Sealey explained that “the public life in the classical Greek city was highly competitive, and when one competitor far outdistanced his rivals, they felt that they no longer had a fair chance; they used the term ‘tyrant’ to express their disapproval of his excessive preeminence” (39). Peter John Rhodes held that the name and substance of politics was invented by the Greeks (3). He explained that the Greeks have “the first society in which states were governed not at the whim of an all-powerful ruler but by citizens who ‘took it in turn to rule and be ruled’…
, in accordance with agreed constitutional procedures where policy was decided not by intrigue in the court or bedchamber but by debate in the council and assembly” (Rhodes 3). Aside from citizens, there were non-citizens and slaves who were owned by a citizen or the state. These allowed the citizens to devote time in politics. The reintroduction of the use of alphabet would also contribute to the rise of the public assembly as the sovereign of Greek states. Greek states, independently of each other, adopted an alphabet that seems of a Semitic origin.
This alphabet would later prove to be characteristic of the Greeks as a nation. It made available the development of literature, of which was traditionally recited orally. The increase of literacy among the citizens would also allow them to demand that state laws be put in writing. Hence, we see a steady rise in power of the citizenry. Trade, Warfare, and Alliances As population began to increase, the acquisition of new territories was a natural solution. Though some began to colonize other regions, it proved to be insufficient to provide homeland and to feed the growing population.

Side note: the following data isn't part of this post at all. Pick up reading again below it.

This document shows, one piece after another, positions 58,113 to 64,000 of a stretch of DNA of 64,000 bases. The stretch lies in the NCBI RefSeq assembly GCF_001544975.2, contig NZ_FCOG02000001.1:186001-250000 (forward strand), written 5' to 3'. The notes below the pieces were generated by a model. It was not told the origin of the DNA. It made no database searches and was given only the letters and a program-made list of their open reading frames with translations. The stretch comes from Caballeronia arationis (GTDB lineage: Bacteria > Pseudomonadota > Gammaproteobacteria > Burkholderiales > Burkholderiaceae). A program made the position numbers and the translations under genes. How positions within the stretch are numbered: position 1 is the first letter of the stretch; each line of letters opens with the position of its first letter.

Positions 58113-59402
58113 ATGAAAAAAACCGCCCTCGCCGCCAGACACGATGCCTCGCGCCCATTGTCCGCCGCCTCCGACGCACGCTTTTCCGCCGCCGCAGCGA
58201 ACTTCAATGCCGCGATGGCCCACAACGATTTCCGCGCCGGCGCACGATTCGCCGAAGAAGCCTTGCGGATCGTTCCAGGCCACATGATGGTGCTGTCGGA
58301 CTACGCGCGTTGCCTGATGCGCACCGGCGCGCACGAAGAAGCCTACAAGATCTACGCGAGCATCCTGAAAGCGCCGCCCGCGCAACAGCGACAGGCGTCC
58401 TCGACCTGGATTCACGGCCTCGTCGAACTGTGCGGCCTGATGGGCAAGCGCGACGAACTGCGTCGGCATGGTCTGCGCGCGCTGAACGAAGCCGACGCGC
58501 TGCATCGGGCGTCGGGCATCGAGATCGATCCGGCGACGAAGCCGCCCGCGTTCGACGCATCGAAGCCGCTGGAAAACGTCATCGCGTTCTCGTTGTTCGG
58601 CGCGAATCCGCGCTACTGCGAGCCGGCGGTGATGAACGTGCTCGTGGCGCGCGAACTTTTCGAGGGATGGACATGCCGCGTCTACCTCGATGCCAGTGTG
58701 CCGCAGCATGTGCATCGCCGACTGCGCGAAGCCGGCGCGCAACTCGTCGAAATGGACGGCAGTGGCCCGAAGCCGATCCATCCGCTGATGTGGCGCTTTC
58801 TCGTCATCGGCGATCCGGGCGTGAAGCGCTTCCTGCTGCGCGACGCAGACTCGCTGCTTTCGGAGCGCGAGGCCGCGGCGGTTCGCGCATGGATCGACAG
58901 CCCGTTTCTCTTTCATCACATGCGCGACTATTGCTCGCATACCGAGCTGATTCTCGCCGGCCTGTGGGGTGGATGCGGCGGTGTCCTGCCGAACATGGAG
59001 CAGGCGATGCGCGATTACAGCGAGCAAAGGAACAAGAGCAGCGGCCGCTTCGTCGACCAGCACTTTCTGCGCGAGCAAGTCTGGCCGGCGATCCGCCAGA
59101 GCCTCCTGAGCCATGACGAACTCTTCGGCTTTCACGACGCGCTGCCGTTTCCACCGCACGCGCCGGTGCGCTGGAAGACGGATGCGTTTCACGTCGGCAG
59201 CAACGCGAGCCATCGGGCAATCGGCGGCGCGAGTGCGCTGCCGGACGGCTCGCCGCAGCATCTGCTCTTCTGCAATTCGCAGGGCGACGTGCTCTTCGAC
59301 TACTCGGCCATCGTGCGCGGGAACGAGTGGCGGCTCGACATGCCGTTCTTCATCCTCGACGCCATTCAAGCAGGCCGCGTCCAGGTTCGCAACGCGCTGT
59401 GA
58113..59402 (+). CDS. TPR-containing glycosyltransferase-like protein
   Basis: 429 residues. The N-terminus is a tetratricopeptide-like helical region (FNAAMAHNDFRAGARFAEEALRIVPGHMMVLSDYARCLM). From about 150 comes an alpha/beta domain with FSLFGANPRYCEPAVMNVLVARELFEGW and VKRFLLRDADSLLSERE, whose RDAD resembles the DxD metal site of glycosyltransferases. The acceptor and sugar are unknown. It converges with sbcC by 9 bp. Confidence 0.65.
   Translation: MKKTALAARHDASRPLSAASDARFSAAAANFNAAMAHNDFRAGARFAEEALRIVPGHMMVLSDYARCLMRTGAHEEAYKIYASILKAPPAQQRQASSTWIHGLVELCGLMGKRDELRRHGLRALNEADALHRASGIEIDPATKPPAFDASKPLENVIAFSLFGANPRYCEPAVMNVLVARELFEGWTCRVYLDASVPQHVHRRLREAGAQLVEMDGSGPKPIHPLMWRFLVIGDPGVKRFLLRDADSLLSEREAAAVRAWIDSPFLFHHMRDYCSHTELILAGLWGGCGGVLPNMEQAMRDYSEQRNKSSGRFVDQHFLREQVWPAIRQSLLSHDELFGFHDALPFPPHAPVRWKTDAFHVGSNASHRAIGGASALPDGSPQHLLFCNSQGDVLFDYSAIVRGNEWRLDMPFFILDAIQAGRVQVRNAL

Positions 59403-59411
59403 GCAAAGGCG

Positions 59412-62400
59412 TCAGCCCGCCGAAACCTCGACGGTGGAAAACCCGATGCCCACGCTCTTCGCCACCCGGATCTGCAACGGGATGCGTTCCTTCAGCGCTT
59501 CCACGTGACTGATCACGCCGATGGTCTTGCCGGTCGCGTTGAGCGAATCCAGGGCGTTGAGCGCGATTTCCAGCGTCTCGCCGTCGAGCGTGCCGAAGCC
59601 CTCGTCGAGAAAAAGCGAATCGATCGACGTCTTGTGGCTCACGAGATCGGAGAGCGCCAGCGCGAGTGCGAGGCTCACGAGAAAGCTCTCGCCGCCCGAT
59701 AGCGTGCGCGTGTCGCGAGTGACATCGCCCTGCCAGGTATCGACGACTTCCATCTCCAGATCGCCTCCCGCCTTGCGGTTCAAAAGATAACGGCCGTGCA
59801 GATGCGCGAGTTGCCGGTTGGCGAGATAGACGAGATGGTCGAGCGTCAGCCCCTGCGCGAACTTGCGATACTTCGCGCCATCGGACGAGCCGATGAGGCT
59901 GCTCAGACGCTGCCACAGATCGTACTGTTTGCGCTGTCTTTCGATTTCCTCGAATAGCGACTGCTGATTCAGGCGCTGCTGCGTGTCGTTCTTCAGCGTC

Powerful states would look into invading a weaker neighboring state. These inter-state warfare brought upon improvement in warfare. Warfare before 800 BC were very different from the wars the Greeks waged against each other, and later, in defense from Persian invasion, during the classical period, or which the armies were organized in a formation known as the phalanx. As evidenced by the Homeric poems, Greek warfare in antiquity was carried out by relatively few leading warriors.